About 500 people attended the Ann Arbor rally | Ken Coleman
When Texas passed the strictest abortion law in the nation by banning abortion after six weeks, creating an environment for witch hunts of anyone who may have helped someone access an abortion and not providing exceptions for rape or incest, many watched and reacted in horror, for a variety of reasons.
Ask people with irregular periods, for example, and they will tell you: At six weeks, you might not know if you missed your period because you’re pregnant or if it is just another late period. Ask folks who would not be alive today if they did not have an abortion at six, seven, or eight weeks — they will tell you they would make the same choice again. They might even tell you the children they currently have would not have been born if not for having made that hard choice previously.
But that’s just it: Republicans in power are not asking those who would be most affected by abortion policies, and unfortunately, it’s not surprising. Reproductive rights have been under assault — predominately by Republican-controlled legislatures — for decades. We need leaders and allies to step up right now, and we know they can, as a survey by Pew Research Center in 2019 found a majority of Americans favor legal abortions and oppose overturning Roe v. Wade.
In Michigan, every legislative session in recent history has featured at least one bill seeking to limit or ban abortion, how it can be carried out, and by whom. Creative phrases and imagery are used to stoke fears and distrust of institutions and people who have been advising on abortions.
And, as a result of such politically convenient and socially detrimental theatrics, Michigan has measures, such as requiring a patient to receive state-directed counseling that includes information designed to discourage them from having an abortion and then requiring a waiting period of 24 hours before the procedure is provided. In addition, individuals are required to purchase additional health insurance to cover an abortion (that they may not even know they’ll have or need) and there are limitations on public funding for abortions.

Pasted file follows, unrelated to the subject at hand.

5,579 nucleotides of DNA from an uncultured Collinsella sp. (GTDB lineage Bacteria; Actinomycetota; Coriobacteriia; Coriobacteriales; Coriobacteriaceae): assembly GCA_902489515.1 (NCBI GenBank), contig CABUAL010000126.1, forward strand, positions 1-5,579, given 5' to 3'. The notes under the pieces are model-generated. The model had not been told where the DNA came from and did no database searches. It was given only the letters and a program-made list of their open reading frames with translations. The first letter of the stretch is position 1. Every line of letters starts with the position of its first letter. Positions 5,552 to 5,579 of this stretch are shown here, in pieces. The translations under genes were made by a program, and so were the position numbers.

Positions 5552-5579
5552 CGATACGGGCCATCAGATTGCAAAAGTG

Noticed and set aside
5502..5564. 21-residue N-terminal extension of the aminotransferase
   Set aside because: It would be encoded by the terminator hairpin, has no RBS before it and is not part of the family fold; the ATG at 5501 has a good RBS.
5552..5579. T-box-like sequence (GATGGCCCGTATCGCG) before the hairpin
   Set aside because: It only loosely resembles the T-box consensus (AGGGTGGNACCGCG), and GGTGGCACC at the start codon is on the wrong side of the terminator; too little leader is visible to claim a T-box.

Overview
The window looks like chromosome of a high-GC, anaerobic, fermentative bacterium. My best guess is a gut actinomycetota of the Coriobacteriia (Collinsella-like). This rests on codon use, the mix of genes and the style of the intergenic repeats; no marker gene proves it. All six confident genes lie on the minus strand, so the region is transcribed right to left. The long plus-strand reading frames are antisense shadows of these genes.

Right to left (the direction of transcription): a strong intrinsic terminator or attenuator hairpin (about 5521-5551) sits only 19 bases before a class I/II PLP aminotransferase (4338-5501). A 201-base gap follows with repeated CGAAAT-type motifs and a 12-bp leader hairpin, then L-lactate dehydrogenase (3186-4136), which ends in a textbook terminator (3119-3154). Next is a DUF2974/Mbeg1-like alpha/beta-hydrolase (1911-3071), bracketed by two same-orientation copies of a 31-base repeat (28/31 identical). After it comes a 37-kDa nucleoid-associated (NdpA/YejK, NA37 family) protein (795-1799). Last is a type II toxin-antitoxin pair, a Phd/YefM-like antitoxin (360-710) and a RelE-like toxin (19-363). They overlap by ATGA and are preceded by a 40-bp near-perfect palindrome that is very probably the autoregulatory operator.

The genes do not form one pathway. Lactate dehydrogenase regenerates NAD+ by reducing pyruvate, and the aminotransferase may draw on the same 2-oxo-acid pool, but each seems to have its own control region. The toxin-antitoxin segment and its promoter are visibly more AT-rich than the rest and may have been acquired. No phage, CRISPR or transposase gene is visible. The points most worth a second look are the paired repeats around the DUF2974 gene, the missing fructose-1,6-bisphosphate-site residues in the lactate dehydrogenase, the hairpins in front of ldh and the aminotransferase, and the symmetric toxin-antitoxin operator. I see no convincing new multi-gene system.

Worst of all, Michigan has an antiquated law on the books from 1931 to prohibit abortion, which could go back into effect if Roe v. Wade is overturned and if we do not act swiftly to protect the rights of those who can become pregnant to make their own health decisions — including whether to have an abortion. That’s why I’m proud to be part of a package of bills with Sens. Erika Geiss (D-Taylor), Winnie Brinks (D-Grand Rapids) and Rosemary Bayer (D-Beverly Hills) to repeal this law.
There are many reasons a person may choose to have an abortion, but they and their doctor are the only people who should decide whether to do so — not the government. Banning safe, effective abortions is discriminatory and governmental overreach, and stands to enhance the gap between the privileged and less privileged in our communities. There are already significant gaps in health care and societal outcomes for people of color, low-income individuals, and those who live in very rural areas who may have to drive hours to receive such care.
Legislating what those who can become pregnant can or can’t do with their bodies is par for the course for most Republicans. But as elected officials, we must always remember to serve the people, and the people have been clear: They support the right to an abortion. So, it is time we all listen, and repeal the misogynistic, archaic law banning abortion.
Know this — people who can become pregnant are fed up and will be out in force at the ballot box in November 2022.
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